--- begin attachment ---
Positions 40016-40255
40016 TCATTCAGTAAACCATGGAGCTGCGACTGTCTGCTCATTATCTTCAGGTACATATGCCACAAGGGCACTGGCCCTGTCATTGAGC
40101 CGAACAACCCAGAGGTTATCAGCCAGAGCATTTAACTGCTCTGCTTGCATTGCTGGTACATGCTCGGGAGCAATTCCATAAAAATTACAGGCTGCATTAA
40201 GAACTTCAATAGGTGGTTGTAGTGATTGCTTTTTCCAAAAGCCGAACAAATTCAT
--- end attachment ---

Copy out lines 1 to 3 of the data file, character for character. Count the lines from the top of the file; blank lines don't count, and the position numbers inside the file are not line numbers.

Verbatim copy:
Positions 40016-40255
40016 TCATTCAGTAAACCATGGAGCTGCGACTGTCTGCTCATTATCTTCAGGTACATATGCCACAAGGGCACTGGCCCTGTCATTGAGC
40101 CGAACAACCCAGAGGTTATCAGCCAGAGCATTTAACTGCTCTGCTTGCATTGCTGGTACATGCTCGGGAGCAATTCCATAAAAATTACAGGCTGCATTAA